“Our business strategy is serving us well. We are moving more milk into higher-returning consumer and foodservice products while securing sustainable ingredients margins over the GlobalDairyTrade benchmarks, especially through speciality ingredients and service offerings.

“Through increased earnings and continuing financial discipline we have increased the return on capital and strengthened our balance sheet by significantly reducing debt.

“We have done what we can to support our farmers with the Co-operative Support Loan, and early payment of dividends.

“After a period of deliberate and disciplined attention to the business, we have become a stronger Co-operative operationally, financially and in our mindset with a clear sense of direction and a structure which will support real momentum in our strategy going forward,” said Mr Wilson.

Mr Wilson said farmers’ decisions to reduce stocking rates and supplementary feeding to help lower costs resulted in milk collection across New Zealand for the 2015/16 season declining to 1,566 million kgMS, down three per cent on the previous season.

Strong volume and value growth

Chief Executive Theo Spierings said more volumes of milk sold at higher value is at the heart of Fonterra’s strategy.

“For our farmers, the promise is that we will make the most of their milk. We’re keeping that promise.

“We’ve seen the real strength of our ingredients business this year. The money our farmers have invested in stainless steel is giving us more choice, and we have matched production to the highest value customer demand. In a difficult market, we increased ingredients normalised EBIT this year by 24 per cent to $1,204 million.

“In consumer and foodservice, we converted an additional 380 million litres of liquid milk equivalents (LME) into higher returning products, bringing our total volumes in this business up from 4.5 billion LME to 4.9 billion. Increasing our consumer and foodservice volumes, and especially our foodservice growth, meant we increased our normalised EBIT in this business by 42 per cent to $580 million.

“Our results show that we continue to do what we said we would do right across the Co-op. We are single-minded about transforming our business to get the best results. We have cut our operating expenses, increased our free cash flow, reduced our working capital days, driven debt down, and reduced our capex and our gearing.

“All of this effort, combined with higher earnings and margins meant our measure of return on capital has increased from 8.9 per cent to 12.4 per cent.

“Our results show how our strategy is creating value for our shareholders. We are driving more volume into higher value products, and we are achieving results with increasing efficiency. We will continue to build on this strong platform to keep improving and delivering results to our farmers.

Investing in our communities and future

“At the same time, we have kept our promise to share great dairy nutrition with our communities through Fonterra Milk for Schools, and through our Grass Roots Fund and Living Water partnership, we are looking after local communities and the environment.

“We can only do all of this with the support and commitment of our farmers, investors and employees. Throughout the year we have challenged our people to adapt how we work to better manage the shifts in the global market. It has been a real team effort and I want to thank all of our people in New Zealand and around the world,” said Mr Spierings.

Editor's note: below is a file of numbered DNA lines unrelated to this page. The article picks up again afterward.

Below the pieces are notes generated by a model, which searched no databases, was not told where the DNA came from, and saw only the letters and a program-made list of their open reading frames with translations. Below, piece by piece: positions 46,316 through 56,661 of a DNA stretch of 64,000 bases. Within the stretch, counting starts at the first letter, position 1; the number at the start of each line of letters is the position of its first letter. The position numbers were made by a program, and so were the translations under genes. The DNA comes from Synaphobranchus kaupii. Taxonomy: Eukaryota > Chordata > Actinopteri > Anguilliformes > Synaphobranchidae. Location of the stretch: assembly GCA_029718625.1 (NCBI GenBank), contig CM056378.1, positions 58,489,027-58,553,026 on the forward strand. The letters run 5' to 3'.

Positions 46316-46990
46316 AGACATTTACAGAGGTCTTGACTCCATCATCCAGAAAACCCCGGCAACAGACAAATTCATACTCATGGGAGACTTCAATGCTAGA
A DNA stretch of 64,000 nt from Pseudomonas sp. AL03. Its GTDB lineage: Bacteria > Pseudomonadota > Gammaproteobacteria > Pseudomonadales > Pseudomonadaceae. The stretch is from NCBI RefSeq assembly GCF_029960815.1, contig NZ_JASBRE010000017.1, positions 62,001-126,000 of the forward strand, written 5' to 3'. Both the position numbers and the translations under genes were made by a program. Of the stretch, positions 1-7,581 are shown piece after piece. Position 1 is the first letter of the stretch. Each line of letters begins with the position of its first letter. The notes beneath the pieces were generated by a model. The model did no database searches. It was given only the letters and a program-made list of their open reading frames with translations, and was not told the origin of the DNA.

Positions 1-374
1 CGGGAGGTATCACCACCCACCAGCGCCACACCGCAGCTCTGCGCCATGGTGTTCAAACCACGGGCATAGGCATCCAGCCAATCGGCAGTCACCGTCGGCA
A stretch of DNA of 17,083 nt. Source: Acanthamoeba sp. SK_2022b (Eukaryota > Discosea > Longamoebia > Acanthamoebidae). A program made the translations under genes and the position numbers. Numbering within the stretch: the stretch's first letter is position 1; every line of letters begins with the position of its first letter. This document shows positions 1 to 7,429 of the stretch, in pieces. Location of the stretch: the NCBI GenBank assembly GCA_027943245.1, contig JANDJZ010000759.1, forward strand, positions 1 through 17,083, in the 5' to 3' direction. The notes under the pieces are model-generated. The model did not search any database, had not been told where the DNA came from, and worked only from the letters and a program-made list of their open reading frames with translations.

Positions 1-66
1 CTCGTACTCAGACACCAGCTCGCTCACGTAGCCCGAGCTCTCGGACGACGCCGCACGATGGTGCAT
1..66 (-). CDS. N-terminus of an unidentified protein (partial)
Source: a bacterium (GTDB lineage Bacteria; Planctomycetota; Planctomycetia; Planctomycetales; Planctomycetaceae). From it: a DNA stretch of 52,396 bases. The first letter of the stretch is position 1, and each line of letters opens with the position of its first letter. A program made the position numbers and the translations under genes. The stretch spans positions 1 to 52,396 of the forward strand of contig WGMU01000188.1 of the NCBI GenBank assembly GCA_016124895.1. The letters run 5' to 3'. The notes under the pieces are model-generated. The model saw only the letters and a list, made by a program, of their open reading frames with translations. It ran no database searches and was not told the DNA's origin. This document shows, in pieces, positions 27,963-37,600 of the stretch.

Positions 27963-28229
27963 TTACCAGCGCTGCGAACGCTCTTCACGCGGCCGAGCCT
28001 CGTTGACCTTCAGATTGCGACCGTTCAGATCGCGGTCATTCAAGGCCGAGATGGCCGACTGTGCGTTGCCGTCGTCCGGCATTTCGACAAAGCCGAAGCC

Future outlook

With a forecast Farmgate Milk Price of $5.25 per kilogram of milksolids (kgMS), the forecast total payout available to farmers in the 2016/17 season is $5.75 to $5.85 before retentions. This includes a forecast earnings per share range of 50 to 60 cents.

Mr Wilson said over the past three years the Co-operative had worked hard to align its structure to its strategy with a focus on achieving more value for the volumes of milk produced by its farmers.

“The higher forecast earnings per share range reflects the performance improvements the business will continue making.

“It is still early in the season, and we expect continuing volatility as reflected in price improvements in recent GDT auctions.

“Current global milk prices remain at unrealistically low levels, but as the signs in the market improve, we are very strongly positioned to build on a good result in the year to come,” said Mr Wilson.

The last season was a very tough one for dairying with the milk price well below the $5.05 almost all farms need to break even.

However, lower milk price makes it easier for the company to make money on its value-added products.

This shows the value of  the co-operative model. It enables producers to share the dividends which off-set the low milk price, and it is why Fonterra suppliers are determined to retain ownership of the company.

In businesses which aren’t co-operatives, higher dividends can come at the expense of producers.

You can see the annual results here.


366 days of gratitude

September 21, 2016

Today’s increase in Fonterra’s forecast payout was unexpected and has raised a couple of questions:

  • Given last year when an increase in the forecast price was proved to be premature and later reversed, wouldn’t it have been more prudent to wait to make sure the upward trend in demand for milk is going to continue?
  • Why make the announcement today, instead of waiting until tomorrow when the company will present its annual results?

The cynic in me thinks these are valid concerns but the optimist is hopeful that Fonterra learned from last year and its forecast will prove to be at worst accurate and might even be conservative.

Dairying has had a couple of tough seasons, the impacts of which have spread off-farm.

Today’s 50 cent lift in the forecast payment has provided more than a glimmer of light at the end of the tunnel and I’m grateful for that.


GDT and Fonterra’s forecast payout up

September 21, 2016

The GlobalDairyTrade price index increased by 1.7% in this morning’s auction.

That was less than analysts and expected and whole milk was down .2%.

However, Fonterra is obviously confident that the upward trend in prices will continue and has increased its farm gate forecast milk price:

Fonterra Co-operative Group Limited today increased its 2016/17 forecast Farmgate Milk Price by 50 cents to $5.25 per kgMS.